This session will discuss the benefits and advantages (or disadvantages) modern technology can bring to the field of medieval studies. Digital technologies have created new methodologies for the humanities. With the help of three-dimensional scanning, for example, researchers can “visit” and study medieval monuments in virtual and augmented reality. Similarly, the increasing digitization of medieval manuscripts make these fragile and often inaccessible objects available to a wider public. With the current social and political climate—the ongoing pandemic creating restrictions for research, and wars threatening medieval monuments and objects—how can technology benefit the study of the Middle Ages? Alternatively, could the application of technology to the field of medieval studies have any disadvantages?
The field of digital humanities is rapidly growing and advancing. In addition to conservation and archival projects, new technologies bring forth new methodologies. How can these methodologies improve the understanding of the global medieval world? Can virtual and augmented realities help researchers visualize the political and social aspects of the global Middle Ages? Will new technologies expand access to monuments and objects currently hindered by political, social, or public health constraints? And finally, how can the digital humanities be applied in classrooms and museum education? This session will address these questions and more through an interrogation of the role of technology in medieval art research.
Atineh Movsesian, University of California, Berkley
Claudia Haines, Tufts University
Sabina Zonno, University of Southern California
Lynn Dodd, University of Southern California
Wide Access and Deft Use of Medieval Manuscripts in Virtual Reality
As scholars, we have the privilege of accessing medieval manuscripts for research purposes. Because of our experience in handling manuscripts, which resulted from years of study, research, and pilgrimages to libraries worldwide, we are granted this privileged access by curation institutions. This kind of access is built from personal and scholarly networks, costly travel which itself implies a huge carbon footprint, and an ability to gain permission to cross political borders. But institutions are also seeking increasingly to facilitate wider access to global audiences. Accomplishing this goal can be a struggle because of the implied investment of resources needed (e.g., spaces, staff, conservation treatments, etc.) Moreover, wider access competes with the imperative of preservation.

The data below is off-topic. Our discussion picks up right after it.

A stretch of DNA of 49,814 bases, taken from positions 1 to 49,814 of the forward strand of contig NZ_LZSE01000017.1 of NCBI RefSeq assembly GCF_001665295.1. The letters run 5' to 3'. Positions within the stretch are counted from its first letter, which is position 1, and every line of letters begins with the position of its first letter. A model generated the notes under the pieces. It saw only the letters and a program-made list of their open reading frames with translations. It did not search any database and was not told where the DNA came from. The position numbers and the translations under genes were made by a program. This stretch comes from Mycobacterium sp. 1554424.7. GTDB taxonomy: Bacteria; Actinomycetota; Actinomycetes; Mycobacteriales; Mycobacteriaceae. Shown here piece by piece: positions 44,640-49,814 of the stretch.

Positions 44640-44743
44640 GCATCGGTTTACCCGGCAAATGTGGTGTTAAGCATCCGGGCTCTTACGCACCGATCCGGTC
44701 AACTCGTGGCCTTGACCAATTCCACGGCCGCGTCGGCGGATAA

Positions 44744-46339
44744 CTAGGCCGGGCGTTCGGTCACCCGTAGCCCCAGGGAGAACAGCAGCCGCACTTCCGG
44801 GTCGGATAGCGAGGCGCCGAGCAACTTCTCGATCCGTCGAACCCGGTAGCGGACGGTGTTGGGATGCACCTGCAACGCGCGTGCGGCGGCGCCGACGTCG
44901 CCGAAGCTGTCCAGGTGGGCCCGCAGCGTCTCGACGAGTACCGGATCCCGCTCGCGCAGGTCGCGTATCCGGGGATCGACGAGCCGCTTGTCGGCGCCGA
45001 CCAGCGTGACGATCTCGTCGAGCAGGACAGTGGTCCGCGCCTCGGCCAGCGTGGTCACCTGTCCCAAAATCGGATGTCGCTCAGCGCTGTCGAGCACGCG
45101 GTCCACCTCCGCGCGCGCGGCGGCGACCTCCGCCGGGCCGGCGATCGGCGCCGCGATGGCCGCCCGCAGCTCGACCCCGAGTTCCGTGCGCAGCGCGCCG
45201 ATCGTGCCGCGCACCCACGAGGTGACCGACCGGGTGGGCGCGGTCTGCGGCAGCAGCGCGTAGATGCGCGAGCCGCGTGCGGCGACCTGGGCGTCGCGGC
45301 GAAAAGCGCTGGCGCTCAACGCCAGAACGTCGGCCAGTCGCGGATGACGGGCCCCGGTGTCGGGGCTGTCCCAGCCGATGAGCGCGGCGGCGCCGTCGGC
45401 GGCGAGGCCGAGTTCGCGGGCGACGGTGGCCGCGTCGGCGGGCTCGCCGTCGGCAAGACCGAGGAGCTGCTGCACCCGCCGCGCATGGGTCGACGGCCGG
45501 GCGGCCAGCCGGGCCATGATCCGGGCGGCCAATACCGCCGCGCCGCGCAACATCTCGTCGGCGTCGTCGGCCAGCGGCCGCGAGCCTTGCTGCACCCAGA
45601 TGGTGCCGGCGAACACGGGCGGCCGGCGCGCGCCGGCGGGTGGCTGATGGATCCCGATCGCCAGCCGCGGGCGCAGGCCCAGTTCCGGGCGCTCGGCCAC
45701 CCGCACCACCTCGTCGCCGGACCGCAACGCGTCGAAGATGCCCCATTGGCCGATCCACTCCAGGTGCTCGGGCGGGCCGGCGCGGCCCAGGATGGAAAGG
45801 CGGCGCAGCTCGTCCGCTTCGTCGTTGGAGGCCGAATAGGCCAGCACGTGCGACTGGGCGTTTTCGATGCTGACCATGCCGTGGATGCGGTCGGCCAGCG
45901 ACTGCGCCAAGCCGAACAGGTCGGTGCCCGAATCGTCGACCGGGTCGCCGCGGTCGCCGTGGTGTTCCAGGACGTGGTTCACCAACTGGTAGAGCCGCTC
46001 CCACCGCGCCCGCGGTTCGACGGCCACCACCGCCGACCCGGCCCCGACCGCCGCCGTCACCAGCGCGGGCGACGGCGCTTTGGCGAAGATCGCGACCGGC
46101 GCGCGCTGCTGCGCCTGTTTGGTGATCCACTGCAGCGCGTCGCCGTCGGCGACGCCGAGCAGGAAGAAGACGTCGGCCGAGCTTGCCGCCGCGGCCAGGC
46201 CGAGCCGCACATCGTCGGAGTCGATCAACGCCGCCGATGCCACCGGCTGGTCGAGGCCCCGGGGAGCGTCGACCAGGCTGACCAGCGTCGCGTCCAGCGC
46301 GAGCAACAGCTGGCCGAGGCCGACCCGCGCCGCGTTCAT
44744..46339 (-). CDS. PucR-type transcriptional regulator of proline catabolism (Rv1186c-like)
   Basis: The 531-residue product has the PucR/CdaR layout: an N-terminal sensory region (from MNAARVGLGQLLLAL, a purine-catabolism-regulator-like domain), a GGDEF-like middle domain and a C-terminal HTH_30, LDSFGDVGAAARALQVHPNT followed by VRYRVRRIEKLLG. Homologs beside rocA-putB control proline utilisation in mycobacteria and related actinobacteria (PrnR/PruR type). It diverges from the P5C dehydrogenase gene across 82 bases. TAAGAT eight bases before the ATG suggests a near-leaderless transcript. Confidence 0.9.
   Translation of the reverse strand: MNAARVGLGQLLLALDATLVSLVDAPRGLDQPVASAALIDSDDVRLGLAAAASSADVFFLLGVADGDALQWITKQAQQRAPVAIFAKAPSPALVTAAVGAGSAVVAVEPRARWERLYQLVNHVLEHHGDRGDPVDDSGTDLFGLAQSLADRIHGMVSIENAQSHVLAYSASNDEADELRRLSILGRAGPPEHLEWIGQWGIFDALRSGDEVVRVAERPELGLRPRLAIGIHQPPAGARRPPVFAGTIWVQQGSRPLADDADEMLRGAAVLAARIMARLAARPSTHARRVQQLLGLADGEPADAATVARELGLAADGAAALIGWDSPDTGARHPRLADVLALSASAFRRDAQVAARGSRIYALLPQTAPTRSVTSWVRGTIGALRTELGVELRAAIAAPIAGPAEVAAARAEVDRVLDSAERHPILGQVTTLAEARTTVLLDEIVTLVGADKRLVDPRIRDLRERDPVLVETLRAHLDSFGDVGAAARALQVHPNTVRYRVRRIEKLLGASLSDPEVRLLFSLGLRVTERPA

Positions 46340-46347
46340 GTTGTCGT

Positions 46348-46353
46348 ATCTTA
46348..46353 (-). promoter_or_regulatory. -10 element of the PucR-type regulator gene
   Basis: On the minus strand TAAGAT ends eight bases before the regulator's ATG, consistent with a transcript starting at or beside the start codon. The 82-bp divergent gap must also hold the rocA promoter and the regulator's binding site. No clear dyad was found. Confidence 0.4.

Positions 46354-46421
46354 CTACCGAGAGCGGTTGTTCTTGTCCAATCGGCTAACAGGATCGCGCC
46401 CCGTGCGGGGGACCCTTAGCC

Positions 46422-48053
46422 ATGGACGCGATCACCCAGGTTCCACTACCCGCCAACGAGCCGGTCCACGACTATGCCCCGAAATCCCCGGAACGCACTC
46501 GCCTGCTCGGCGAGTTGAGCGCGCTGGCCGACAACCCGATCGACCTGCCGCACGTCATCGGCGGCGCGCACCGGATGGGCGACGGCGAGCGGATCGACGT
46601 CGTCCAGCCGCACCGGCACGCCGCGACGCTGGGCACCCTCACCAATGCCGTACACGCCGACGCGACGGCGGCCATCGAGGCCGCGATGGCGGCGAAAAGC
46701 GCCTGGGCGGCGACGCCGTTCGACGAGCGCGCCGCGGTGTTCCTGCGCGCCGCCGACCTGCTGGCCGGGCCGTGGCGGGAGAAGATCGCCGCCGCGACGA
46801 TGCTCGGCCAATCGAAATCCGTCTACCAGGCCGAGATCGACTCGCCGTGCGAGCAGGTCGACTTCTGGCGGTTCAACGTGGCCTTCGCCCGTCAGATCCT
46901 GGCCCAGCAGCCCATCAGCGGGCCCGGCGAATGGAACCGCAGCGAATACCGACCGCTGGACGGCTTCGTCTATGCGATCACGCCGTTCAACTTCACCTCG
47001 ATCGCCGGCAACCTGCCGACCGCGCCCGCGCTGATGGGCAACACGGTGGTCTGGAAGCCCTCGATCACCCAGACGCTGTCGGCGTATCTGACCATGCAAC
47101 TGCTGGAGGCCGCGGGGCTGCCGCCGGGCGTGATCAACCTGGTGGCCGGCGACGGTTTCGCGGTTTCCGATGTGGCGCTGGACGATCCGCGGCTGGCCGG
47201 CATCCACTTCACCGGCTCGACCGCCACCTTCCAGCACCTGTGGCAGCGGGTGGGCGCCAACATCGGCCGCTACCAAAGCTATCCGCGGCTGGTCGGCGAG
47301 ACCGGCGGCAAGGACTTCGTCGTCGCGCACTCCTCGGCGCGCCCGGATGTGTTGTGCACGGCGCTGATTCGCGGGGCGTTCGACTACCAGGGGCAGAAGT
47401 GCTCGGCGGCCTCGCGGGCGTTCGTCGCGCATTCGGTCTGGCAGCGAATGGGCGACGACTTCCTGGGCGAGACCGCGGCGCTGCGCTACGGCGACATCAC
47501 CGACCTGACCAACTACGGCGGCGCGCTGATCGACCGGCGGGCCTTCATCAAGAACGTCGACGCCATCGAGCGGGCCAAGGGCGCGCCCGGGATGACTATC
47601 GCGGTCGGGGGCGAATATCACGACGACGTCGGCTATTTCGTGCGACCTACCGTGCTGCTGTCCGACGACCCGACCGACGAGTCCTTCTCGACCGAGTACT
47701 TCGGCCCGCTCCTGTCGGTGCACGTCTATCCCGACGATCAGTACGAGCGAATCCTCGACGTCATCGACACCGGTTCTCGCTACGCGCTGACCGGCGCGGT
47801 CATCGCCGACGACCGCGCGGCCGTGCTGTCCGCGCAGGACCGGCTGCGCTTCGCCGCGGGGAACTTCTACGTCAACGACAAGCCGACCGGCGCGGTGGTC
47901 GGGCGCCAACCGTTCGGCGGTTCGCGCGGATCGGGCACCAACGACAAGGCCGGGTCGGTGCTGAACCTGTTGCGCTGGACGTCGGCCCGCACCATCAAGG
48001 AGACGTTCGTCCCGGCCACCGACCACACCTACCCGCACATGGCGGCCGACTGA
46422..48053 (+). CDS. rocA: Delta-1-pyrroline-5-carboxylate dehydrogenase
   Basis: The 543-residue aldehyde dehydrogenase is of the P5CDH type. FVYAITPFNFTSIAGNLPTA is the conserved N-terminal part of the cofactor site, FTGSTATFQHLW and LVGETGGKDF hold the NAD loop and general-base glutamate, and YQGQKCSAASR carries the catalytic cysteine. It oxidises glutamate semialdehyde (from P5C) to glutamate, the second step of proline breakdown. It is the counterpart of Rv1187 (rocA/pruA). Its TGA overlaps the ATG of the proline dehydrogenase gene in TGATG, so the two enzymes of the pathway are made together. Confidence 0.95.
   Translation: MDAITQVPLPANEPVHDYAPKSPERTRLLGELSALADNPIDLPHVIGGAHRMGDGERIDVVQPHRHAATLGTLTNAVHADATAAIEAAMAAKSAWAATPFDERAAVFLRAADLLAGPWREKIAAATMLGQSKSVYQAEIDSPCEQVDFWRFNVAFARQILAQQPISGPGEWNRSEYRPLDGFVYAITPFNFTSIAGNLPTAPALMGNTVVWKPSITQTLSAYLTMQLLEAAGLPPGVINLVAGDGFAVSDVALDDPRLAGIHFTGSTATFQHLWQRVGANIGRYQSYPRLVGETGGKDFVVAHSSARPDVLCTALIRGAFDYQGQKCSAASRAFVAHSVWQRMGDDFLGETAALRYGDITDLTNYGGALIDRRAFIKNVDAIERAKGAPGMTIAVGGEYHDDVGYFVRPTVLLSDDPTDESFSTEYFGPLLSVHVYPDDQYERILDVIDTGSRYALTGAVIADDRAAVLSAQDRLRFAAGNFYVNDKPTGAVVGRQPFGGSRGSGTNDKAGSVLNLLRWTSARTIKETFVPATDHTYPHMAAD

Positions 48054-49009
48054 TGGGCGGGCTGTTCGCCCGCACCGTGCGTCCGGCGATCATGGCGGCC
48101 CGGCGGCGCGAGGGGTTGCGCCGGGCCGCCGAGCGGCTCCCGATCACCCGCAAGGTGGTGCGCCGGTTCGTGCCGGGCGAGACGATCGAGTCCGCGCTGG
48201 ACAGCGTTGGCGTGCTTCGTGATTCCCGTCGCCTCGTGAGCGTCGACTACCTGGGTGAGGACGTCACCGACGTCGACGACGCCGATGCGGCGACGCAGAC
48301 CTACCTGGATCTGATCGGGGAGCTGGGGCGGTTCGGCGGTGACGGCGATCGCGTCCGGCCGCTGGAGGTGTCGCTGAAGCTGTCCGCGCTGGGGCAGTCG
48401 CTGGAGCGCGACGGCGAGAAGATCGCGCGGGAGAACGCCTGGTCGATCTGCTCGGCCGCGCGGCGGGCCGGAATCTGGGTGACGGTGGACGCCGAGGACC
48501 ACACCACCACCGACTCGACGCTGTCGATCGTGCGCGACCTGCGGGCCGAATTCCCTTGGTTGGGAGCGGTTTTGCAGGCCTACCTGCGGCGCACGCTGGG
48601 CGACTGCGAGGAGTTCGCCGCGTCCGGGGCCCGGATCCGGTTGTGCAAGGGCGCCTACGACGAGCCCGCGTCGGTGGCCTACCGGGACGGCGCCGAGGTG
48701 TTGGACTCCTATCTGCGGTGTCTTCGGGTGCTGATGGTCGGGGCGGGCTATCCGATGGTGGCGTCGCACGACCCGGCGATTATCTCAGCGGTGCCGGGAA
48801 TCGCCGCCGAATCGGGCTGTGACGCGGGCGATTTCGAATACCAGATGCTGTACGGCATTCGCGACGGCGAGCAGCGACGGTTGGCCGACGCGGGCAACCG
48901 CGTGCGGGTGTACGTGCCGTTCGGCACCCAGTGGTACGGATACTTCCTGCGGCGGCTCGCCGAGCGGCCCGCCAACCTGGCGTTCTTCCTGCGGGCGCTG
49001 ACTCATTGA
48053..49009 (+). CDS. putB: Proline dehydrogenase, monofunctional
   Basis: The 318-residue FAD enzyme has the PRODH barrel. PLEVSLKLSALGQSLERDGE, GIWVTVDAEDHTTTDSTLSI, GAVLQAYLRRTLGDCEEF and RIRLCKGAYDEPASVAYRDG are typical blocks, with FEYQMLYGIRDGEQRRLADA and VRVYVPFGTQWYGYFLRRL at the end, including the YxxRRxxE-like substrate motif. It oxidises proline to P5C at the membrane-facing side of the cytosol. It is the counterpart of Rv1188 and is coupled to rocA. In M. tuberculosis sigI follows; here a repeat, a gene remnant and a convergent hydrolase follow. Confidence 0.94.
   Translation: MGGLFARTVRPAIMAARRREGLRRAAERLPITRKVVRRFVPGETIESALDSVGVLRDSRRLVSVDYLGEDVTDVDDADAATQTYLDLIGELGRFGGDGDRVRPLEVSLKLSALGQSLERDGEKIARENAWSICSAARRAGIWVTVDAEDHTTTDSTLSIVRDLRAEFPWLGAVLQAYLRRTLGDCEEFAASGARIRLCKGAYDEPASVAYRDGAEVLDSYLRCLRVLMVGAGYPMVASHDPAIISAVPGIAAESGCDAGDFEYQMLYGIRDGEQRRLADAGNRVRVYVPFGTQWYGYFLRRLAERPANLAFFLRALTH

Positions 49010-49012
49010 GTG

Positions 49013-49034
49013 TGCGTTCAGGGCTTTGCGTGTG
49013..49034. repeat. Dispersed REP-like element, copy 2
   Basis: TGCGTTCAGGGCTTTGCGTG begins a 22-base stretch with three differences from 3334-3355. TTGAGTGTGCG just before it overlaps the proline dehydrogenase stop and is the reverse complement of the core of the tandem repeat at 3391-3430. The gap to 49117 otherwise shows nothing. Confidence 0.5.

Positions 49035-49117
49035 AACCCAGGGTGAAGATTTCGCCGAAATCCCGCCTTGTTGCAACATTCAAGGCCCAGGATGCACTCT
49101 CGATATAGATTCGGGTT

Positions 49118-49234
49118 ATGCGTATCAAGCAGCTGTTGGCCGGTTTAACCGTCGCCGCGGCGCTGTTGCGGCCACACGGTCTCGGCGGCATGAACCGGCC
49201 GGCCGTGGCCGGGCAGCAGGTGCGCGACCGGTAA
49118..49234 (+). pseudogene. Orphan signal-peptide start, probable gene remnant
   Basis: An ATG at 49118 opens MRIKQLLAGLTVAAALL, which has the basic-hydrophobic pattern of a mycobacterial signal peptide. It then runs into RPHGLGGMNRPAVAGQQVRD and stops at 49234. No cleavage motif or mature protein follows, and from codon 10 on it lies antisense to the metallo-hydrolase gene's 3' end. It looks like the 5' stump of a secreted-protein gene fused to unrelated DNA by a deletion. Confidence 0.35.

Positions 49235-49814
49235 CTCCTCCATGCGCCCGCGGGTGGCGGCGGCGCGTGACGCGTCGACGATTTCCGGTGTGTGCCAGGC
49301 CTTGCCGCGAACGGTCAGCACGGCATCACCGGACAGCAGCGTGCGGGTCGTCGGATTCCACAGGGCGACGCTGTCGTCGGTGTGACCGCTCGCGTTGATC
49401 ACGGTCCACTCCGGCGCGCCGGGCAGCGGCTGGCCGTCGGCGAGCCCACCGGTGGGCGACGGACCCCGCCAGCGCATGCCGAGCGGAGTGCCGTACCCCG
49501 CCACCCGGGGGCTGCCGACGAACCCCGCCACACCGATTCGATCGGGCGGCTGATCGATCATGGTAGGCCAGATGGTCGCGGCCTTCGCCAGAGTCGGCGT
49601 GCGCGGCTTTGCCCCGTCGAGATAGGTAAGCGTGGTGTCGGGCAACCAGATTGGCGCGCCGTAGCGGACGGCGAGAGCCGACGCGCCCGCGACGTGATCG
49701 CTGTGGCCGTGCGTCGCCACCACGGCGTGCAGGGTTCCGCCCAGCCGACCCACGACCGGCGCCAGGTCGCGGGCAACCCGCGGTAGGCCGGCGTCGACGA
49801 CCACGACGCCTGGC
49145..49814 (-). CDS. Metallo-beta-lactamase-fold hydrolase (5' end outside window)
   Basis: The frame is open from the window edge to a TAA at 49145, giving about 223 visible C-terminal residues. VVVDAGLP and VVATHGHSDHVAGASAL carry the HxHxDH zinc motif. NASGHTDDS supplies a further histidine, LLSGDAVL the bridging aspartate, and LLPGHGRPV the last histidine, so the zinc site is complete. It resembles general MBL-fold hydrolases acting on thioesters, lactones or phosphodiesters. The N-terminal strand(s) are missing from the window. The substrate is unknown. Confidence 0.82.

In our paper, we discuss a virtual reality project by which people can experience medieval manuscripts virtually. The project is being developed at the University of Southern California in Los Angeles with the support two NEH Digital Humanities Advancement Grants. The experience is accessed with a headset that allows a sense of presence in a space while reading a manuscript created with a combination of a 3-D model and parchment simulation that affords real-time page turning by the user. Side by side translations in various languages are accessible along with the interactive features. This allows global audiences to engage with the medieval book while immersed in a relevant spatial and aural environment that is virtually (re)constructed. We discuss the challenges and possibilities of using virtual reality to encourage engagement with and appreciation of tangible and intangible heritage contained in these artifacts. We also address the virtual experience as a training tool for proper manuscript handling. Finally, we discuss universal design elements that support access and inclusivity through advanced, tunable features that allow people with diverse abilities to engage with the experience.
Begoña Cayuela, Independent Scholar
The Colors of Sant Quirze de Pedret
To solve certain chromatic problems related to medieval mural paintings is one of the objectives of the project EHEM (https://ehemproject.eu/), that aims to create digital layered models of medieval architecture and mural paintings that are as close as possible to the originals at different periods of time, ultimately to provide both an improved perception and experience to the public and an instrument for researchers, restorers, and heritage curators. EHEM stands for “Enhancement of Heritage Experiences: The Middle Ages. Digital Layered Models of Architecture and Mural Paintings over Time” and is developed by a multidisciplinary team with researchers from Italy (Università degli Studi Roma Tre, Università degli Studi della Tuscia (Viterbo), Cyprus (CYENS, Centre of Excellence), and Catalonia (Universitat de Barcelona). The hermitage of Sant Quirze de Pedret (Spain), with its complex architectural genesis in late 9th century, was decorated at the head of the church at two different times by superimposing one layer over the previous one. The discovery of its paintings, their removal and the transfer to the Museum of Barcelona and the Museum of Solsona took place at two different times (1921 and 1937) and with very different procedures, namely museography montages and restoration interventions.